I love the challenge of portraying textures in a photo – it isn’t always easy! Here, yesterday, I spotted these beech leaves. This hedge is made more interesting by the presence of one copper beech among all the other ordinary ones, which only augments the contrast between the glossy flat upper surfaces, and the fluffy, hairy edges of the youngest leaves. Nature is fascinating.It's kind to share!
This picture seemed to sum up the recent weather, yesterday. But it made me think; can dull weather ever be beautiful? Of course, it depends what we mean by beauty, but mist has intrigued artists and photographers for a long time. It can add an almost enchanting depth to an otherwise unremarkable scene. Perhaps many of nature’s beautiful traits are not obvious at first.It's kind to share!
One evening last week, I just felt the need to unwind in natural surroundings. Fortunately, I had the opportunity. I find there’s something very stabilising about looking at things in nature that are so much older than myself. This picture is, of course, once again a part of Wollaton Park, Nottingham. One or two of the original cedar trees, planted in 1588, the year of the Spanish Armada, still survive. To stand underneath one on a hot summer day and breathe the scent is truly inspiring, and makes me think about all sorts of things.
We tend to get wrapped up in ourselves (maybe I can speak for others along with myself.) Surely, it’s always good to welcome what lifts us out of this. Oh… perhaps there is a connection with Britmums, after all.It's kind to share!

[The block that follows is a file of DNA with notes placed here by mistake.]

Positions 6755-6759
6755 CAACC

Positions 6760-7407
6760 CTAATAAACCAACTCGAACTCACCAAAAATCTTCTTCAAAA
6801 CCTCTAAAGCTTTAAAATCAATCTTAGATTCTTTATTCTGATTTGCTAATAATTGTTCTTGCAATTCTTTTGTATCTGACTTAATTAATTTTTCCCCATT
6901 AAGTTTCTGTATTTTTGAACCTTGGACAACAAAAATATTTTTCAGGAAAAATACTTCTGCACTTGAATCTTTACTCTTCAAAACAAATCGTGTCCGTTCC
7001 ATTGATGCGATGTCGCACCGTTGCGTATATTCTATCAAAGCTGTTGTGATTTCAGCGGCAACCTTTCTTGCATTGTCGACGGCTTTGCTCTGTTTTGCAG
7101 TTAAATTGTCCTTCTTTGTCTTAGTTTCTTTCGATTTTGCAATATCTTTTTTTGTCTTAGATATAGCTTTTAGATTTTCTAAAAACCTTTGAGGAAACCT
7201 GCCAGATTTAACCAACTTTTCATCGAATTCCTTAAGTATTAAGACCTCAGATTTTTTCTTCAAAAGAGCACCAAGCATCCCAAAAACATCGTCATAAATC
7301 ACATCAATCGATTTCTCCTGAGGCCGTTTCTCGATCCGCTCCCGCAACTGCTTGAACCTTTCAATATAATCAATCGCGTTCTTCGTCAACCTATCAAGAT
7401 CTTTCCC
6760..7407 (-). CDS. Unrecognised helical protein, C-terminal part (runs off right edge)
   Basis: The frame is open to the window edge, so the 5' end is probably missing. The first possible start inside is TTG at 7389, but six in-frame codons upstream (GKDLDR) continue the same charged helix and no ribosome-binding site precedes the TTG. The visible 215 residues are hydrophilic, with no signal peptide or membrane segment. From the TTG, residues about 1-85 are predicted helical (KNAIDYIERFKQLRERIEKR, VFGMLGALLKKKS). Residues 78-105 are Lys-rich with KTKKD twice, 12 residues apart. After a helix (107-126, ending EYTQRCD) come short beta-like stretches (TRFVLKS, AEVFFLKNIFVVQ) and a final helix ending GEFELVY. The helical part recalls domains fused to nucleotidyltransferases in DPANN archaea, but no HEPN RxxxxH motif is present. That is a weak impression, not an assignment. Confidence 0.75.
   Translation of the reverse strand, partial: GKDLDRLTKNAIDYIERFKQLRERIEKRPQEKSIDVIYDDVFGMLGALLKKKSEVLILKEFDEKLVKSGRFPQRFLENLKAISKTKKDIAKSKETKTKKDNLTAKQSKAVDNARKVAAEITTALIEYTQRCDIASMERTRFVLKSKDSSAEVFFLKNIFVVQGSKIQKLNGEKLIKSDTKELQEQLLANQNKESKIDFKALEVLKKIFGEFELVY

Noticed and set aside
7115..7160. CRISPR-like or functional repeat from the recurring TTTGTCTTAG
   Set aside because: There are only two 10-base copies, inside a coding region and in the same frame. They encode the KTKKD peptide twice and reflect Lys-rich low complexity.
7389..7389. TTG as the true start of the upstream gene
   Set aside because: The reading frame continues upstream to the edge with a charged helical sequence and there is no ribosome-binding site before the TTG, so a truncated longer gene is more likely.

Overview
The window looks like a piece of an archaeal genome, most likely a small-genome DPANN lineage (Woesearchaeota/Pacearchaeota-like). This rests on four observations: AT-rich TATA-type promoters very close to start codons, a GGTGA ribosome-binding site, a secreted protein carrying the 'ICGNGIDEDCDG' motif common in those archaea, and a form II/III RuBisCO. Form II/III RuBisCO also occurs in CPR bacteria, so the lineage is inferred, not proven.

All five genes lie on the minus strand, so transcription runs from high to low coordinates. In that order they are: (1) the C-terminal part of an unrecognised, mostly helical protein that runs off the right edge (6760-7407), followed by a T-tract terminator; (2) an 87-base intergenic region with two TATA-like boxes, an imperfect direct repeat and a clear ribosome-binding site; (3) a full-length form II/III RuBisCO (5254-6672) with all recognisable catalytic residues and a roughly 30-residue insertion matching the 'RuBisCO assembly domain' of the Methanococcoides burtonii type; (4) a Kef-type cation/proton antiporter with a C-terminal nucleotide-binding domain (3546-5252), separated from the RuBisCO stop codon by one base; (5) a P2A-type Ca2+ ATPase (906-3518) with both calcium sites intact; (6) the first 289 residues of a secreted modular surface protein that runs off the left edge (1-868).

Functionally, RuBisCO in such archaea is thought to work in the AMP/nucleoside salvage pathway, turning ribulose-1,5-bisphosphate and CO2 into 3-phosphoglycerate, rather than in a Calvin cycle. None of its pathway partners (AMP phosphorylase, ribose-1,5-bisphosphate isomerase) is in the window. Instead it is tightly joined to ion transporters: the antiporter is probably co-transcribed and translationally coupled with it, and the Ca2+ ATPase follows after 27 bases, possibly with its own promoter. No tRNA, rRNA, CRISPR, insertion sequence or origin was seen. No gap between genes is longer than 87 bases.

Last week was a very busy one for me, but finally, yesterday, I made time to get some fresh air for a few moments. And once again, I found the joy of just noticing.
This shot is not of a craggy cliff, nor is it an aerial view of a pond (or of anything else.) It’s a close-up view of the bark of a young oak tree. Nature never fails, eh?
When I spotted this tree only today, I wanted to grab some pictures quickly! I thick it’s lovely to find such beauty in what can often be a sad part of the year. Notice that one leaf that is partly yellow; has another leaf been resting just over it, I wonder?It's kind to share!
In common with many photographers, I find trees fascinating, and interesting to photograph, and cedars particularly so. Here, in the grounds of Wollaton Hall, Nottingham, just one or two of the cedars of Lebanon, planted in 1588 (yes, the year of the Spanish Armada!) remain alive and standing, still giving off their characteristic scent on a warm day.
On one evening last week, I caught sight of this tree. I’ve seen it many times before, but not lit like this. The endless changes in natural light can cause many fascinating effects that are just waiting to be noticed; it doesn’t happen to order – we just have to keep our eyes open!It's kind to share!
Who doesn’t love, as they say, a candle tree? This shot was taken in the evening, using quite a slow shutter speed, hence the slight blurring – which I think is sometimes not an undesirable effect. Large, old trees make me think, too. If they could talk, what stories they would have to tell!It's kind to share!